Clinical trials are carried out to try to find new and better treatments for chronic myeloid leukaemia (CML) and chronic lymphocytic leukaemia (CLL).
Trials that are carried out on patients are known as clinical trials. These may be carried out to:
- test new treatments, such as new chemotherapy drugs or targeted therapies
- look at new combinations of existing treatments, or change the way they are given to make them more effective or reduce side effects
- compare the effectiveness of drugs used to control symptoms
- find out how leukaemia treatments work
- find out which treatments are the most cost-effective.
Trials are the only reliable way to find out if a different type of treatment is better than what is already available.
You may be asked to take part in a treatment clinical trial. There can be many benefits to this. Trials help to improve knowledge about leukaemia and develop new treatments. You will be carefully monitored during and after the study.
Usually, several hospitals around the country take part in these trials. But some treatments that look promising at first are later found not to be as good as existing treatments, or have side effects that outweigh the benefits. This is something for you to think about.
If you decide not to take part in a trial, your decision will be respected and you do not have to give a reason. There will be no change in the way you are treated by the hospital staff, and you will be offered the standard treatment for your situation.
Blood and biopsy samples may be taken to help make the right diagnosis. You may be asked for your permission to use some of your samples for research into leukaemia.
If you take part in a trial you may also give other samples, which may be frozen and stored for future use when new research techniques become available. Your name will be removed from the samples so you cannot be identified. The research may be carried out at the hospital where you are treated, or at another one.
This type of research takes a long time, and results may not be available for many years. The samples will be used to increase knowledge about the causes of leukaemia and its treatment, which will hopefully improve the outlook for future patients.
Below is a sample of the sources used in our chronic lymphocytic leukaemia (CLL) information. If you would like more information about the sources we use, please contact us at firstname.lastname@example.org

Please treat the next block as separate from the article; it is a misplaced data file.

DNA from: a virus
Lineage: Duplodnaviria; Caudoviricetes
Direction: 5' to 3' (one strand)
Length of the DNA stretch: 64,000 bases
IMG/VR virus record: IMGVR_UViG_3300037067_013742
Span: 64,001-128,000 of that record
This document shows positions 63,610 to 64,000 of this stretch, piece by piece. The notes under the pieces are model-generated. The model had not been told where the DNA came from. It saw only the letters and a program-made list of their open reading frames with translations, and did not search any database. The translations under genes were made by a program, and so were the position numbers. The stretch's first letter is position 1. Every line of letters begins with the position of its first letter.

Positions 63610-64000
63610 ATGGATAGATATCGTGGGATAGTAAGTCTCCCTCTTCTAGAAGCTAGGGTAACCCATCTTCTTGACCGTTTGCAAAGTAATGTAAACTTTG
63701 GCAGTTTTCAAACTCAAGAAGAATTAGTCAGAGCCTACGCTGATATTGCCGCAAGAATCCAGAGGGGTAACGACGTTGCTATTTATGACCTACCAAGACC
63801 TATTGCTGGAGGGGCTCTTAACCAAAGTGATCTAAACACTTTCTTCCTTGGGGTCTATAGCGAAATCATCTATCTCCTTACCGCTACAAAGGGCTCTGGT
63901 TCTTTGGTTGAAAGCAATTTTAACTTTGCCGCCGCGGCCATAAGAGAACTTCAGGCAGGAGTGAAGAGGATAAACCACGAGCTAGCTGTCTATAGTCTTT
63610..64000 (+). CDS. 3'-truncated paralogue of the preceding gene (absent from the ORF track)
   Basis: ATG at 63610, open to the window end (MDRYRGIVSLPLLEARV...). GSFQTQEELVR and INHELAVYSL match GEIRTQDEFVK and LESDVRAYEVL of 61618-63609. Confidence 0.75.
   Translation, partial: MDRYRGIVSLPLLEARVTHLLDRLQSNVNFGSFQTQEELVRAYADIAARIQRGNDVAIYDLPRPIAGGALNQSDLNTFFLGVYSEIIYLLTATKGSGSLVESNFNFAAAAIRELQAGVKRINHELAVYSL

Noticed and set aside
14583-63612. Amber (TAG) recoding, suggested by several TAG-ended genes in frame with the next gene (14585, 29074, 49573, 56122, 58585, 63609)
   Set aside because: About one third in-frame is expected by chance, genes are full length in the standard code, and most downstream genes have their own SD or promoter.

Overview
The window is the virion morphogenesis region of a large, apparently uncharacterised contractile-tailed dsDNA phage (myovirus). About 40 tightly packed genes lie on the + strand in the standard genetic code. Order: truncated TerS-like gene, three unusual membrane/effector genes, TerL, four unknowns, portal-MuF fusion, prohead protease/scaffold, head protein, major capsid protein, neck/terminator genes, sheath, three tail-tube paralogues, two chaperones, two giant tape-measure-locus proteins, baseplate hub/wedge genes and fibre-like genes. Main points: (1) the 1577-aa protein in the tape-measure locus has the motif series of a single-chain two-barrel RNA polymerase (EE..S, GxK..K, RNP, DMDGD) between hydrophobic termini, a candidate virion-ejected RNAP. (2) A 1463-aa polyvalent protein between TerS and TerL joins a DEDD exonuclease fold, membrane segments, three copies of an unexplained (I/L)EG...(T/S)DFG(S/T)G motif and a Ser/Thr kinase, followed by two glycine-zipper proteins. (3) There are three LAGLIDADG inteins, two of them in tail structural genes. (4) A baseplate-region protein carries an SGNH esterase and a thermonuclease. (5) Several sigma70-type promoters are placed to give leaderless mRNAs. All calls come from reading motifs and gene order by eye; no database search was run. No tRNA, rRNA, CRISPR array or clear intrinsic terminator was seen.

Eichhorst, et al. Chronic lymphocytic leukaemia: ESMO Clinical Practice Guidelines for diagnosis, treatment and follow-up. Annals of Oncology. 2015. Vol 26 (Supplement 5), pp. 78-85. ESMO 2017: Chronic Lymphocytic Leukaemia treatment recommendations: eUpdate: www.esmo.org/Guidelines/Haematological-Malignancies/Chronic-Lymphocytic-Leukaemia/eUpdate-Treatment-Recommendations.
National Institute for Health and Care Excellence: www.nice.org.uk.
Routledge D, and Bloor A. Recent advances in therapy of chronic lymphocytic leukaemia. British Journal of Haematology. 2016. 174, pp. 351-367.
Below is a sample of the sources used in our chronic myeloid leukaemia (CML). If you would like more information about the sources we use, please contact us at email@example.com
European Leukemia Net. Recommendations for the management of chronic myeloid leukemia. 2013.
Hoffbrand V, and Moss P. Hoffbrand’s essential haematology. 7th edition. 2016.
National Institute for Health and Care Excellence. Leukaemia (chronic myeloid) – dastatinib, nilotinib and standard dose imatinib for the first-line treatment of chronic myeloid leukaemia (part review of technology appraisal guidance 70). April 2012.
National Institute for Health and Care Excellence. Technology appraisal guidance. 401/426/425.
DeVita V, Lawrence T and Rosenberg S. 2016. Lymphomas and leukemias. From Cancer: principles and practice of oncology.
This information has been written, revised and edited by Macmillan Cancer Support’s Cancer Information Development team. It has been reviewed by expert medical and health professionals and people living with cancer. It has been approved by Senior Medical Editors, Dr Anne Parker, Consultant Haematologist; and Dr Helen Marr, Consultant Haematologist.
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